Hawthor'Nes Style of Writing

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Jose Guzman
Mrs. Vernaglia
English II
April 7, 2013
Hawthorne’s Style of Writing
Nathaniel Hawthorne’s style of writing was often seen as dark romanticism. Hawthorne wrote short stories and romance novels in which he transmitted modern topics of psychology and human nature through his clever use of imagery, symbolism and allegories. Hawthorne was born on July 4, 1804, in Salem, Massachusetts, the second of three children born to Nathaniel and Elizabeth Hathorne. In 1808, his father, a ship's captain, died of yellow fever in the distant port of Surinam. After the death of his father, Nathaniel moved with his mother and two sisters, Elizabeth and Maria Louisa, from their home on Union Street to the house next door belonging to the Mannings, his mother's family. In the Manning household, Hawthorne's keen intelligence was noted and nurtured; in fact, his maternal relatives hoped that he would eventually attend college. At the age of sixteen, Hawthorne showed an urge for journalism when he wrote and printed the Spectator—an intra-family newsletter he wrote with his sister that functioned as a kind of correspondence between the Mannings in Salem and an uncle who was overseeing the family lands in Raymond, Maine (Nathaniel Hawthorne American Writer).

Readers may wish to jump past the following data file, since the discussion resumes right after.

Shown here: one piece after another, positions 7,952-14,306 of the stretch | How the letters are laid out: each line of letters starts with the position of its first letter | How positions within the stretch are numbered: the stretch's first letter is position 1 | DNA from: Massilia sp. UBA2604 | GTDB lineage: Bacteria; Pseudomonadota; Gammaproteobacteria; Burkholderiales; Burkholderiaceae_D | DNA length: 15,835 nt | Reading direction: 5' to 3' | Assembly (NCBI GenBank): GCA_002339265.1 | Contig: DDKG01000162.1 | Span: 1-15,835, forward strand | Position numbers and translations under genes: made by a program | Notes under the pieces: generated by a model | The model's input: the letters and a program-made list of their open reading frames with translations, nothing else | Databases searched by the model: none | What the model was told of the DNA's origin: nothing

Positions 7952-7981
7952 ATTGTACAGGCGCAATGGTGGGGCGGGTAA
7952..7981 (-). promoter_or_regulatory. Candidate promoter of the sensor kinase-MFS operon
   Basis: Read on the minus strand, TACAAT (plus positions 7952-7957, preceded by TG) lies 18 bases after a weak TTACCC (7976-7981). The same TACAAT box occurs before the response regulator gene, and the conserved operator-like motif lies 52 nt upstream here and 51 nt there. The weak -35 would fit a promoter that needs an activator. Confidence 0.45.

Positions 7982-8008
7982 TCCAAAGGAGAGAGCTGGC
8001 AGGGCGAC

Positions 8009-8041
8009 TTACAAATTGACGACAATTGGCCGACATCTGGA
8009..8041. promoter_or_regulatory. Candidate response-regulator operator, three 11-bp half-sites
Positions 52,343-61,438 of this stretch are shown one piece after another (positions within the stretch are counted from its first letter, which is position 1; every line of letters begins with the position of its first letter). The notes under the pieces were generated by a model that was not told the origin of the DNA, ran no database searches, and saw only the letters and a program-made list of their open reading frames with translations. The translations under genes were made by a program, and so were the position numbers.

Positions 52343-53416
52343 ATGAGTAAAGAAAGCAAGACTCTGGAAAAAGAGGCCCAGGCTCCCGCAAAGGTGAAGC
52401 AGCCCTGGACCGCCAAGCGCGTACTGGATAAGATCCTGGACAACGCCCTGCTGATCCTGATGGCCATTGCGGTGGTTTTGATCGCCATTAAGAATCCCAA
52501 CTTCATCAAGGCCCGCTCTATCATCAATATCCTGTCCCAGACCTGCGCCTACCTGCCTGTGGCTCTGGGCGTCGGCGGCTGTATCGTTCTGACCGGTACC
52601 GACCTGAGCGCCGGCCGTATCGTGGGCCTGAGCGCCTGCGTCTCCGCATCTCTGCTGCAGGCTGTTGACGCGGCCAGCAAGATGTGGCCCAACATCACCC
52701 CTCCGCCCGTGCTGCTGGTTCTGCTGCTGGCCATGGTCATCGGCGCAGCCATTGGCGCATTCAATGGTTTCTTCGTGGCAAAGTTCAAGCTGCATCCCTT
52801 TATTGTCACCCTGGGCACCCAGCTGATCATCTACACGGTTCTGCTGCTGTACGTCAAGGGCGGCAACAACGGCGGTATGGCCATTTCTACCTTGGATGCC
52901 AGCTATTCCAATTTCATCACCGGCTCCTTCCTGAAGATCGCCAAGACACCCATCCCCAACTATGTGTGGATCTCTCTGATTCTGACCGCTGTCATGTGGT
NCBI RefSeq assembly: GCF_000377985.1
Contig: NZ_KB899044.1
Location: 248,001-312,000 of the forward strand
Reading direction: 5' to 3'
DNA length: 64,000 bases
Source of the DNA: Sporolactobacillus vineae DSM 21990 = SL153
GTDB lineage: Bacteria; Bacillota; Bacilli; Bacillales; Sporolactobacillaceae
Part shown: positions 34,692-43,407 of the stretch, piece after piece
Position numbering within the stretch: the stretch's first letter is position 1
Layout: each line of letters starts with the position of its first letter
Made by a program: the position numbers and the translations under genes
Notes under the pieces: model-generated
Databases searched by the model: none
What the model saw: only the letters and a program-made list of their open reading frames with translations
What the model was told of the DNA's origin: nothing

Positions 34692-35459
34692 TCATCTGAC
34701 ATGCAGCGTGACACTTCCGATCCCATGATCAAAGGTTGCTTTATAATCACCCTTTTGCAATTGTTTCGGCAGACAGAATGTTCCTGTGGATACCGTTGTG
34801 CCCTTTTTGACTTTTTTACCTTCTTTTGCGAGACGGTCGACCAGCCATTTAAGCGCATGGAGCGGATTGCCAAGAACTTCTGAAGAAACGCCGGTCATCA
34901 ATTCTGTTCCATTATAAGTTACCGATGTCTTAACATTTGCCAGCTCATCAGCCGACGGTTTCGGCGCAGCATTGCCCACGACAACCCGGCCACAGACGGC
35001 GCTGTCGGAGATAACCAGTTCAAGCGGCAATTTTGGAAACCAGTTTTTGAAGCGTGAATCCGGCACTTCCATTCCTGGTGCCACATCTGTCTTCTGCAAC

In 1821, Hawthorne entered Bowdoin College in Maine, and he proved to be a competent, but not always industrious, scholar. While there, he became friends with Franklin Pierce, who would later become the fourteenth president of the United States. Another classmate of Hawthorne's was Henry Wadsworth Longfellow; soon to be one of America's most acclaimed poets. As his time at Bowdoin drew to a close, Hawthorne wrote a letter to his mother expressing his lack of enthusiasm for the professions of law and medicine. He proposed that he should become a writer, asking his mother to imagine the pride she would experience at seeing his name in print and at hearing his works generally praised. After graduating from Bowdoin in 1825, Hawthorne returned to the Manning residence and lived a life of relative isolation that lasted for some eleven years. During this period he wrote Fanshawe, a novel that took as its subject matter his days at Bowdoin, and published it at his own expense in 1828. However, fearing that the novel was inadequate, he stopped its publication and burned all the copies of it that he could find. "Young Goodman Brown" was written circa 1836 and "The Minister's Black Veil" was published in 1837 in the collection Twice Told Tales. It was also during this time that Hawthorne studied New England history and discovered that one of his Puritan ancestors had ordered the whipping of a Quaker woman, and another had served as a judge in the Salem witch trials of 1692. Many critics believe that the guilt Hawthorne felt over his family history prompted him to explore the evil of man and original sin in works such as "Young Goodman Brown" and "The Minister's Black Veil”.(Nathaniel Hawthorne American Writer). Nathaniel Hawthorne was born at Salem, Massachusetts, in 1804, and came of a seafaring family. Owing to the death of his father, much of his boyhood was passed with an uncle among the woods and lakes of Maine, a circumstance that, no doubt, intensified his love of nature and of solitude. After graduating from Bowdoin College, where his classmates included Longfellow and Franklin Pierce, he settled in 1825 in Salem. Here he remained for twelve years, reading, writing and burning his manuscripts, and becoming, in his own familiar phrase, “the obscurest man of letters in America.” In 1837 he published the first series of “Twice-Told Tales.” Through the influence of Bancroft he received an appointment in the Boston Custom House in 1837. In 1841 Hawthorne became a member of the Brook Farm community, an experience which furnished material for his “Blithedale Romance,” published eleven years later. In 1843 he married Miss Peabody, and now began...
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